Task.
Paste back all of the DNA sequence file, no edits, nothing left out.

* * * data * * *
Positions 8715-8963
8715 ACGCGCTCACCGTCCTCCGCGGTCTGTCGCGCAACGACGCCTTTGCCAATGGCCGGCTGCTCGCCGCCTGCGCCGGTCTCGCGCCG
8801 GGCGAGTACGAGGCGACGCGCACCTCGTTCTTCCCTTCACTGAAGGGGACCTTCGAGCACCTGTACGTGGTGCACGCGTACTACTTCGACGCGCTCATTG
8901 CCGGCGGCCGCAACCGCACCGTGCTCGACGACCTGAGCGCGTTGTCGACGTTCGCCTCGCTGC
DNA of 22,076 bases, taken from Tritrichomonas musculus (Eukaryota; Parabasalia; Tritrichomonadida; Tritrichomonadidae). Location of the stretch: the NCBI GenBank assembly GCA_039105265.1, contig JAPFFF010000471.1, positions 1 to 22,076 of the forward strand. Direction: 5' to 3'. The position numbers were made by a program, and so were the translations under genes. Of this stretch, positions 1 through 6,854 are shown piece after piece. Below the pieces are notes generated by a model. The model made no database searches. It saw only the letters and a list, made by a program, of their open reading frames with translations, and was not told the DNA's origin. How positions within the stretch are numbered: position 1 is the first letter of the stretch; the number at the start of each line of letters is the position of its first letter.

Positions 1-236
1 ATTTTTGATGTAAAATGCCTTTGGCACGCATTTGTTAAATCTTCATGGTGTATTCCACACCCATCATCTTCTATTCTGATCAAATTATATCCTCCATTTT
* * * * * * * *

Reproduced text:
Positions 8715-8963
8715 ACGCGCTCACCGTCCTCCGCGGTCTGTCGCGCAACGACGCCTTTGCCAATGGCCGGCTGCTCGCCGCCTGCGCCGGTCTCGCGCCG
8801 GGCGAGTACGAGGCGACGCGCACCTCGTTCTTCCCTTCACTGAAGGGGACCTTCGAGCACCTGTACGTGGTGCACGCGTACTACTTCGACGCGCTCATTG
8901 CCGGCGGCCGCAACCGCACCGTGCTCGACGACCTGAGCGCGTTGTCGACGTTCGCCTCGCTGC
DNA of 22,076 bases, taken from Tritrichomonas musculus (Eukaryota; Parabasalia; Tritrichomonadida; Tritrichomonadidae). Location of the stretch: the NCBI GenBank assembly GCA_039105265.1, contig JAPFFF010000471.1, positions 1 to 22,076 of the forward strand. Direction: 5' to 3'. The position numbers were made by a program, and so were the translations under genes. Of this stretch, positions 1 through 6,854 are shown piece after piece. Below the pieces are notes generated by a model. The model made no database searches. It saw only the letters and a list, made by a program, of their open reading frames with translations, and was not told the DNA's origin. How positions within the stretch are numbered: position 1 is the first letter of the stretch; the number at the start of each line of letters is the position of its first letter.

Positions 1-236
1 ATTTTTGATGTAAAATGCCTTTGGCACGCATTTGTTAAATCTTCATGGTGTATTCCACACCCATCATCTTCTATTCTGATCAAATTATATCCTCCATTTT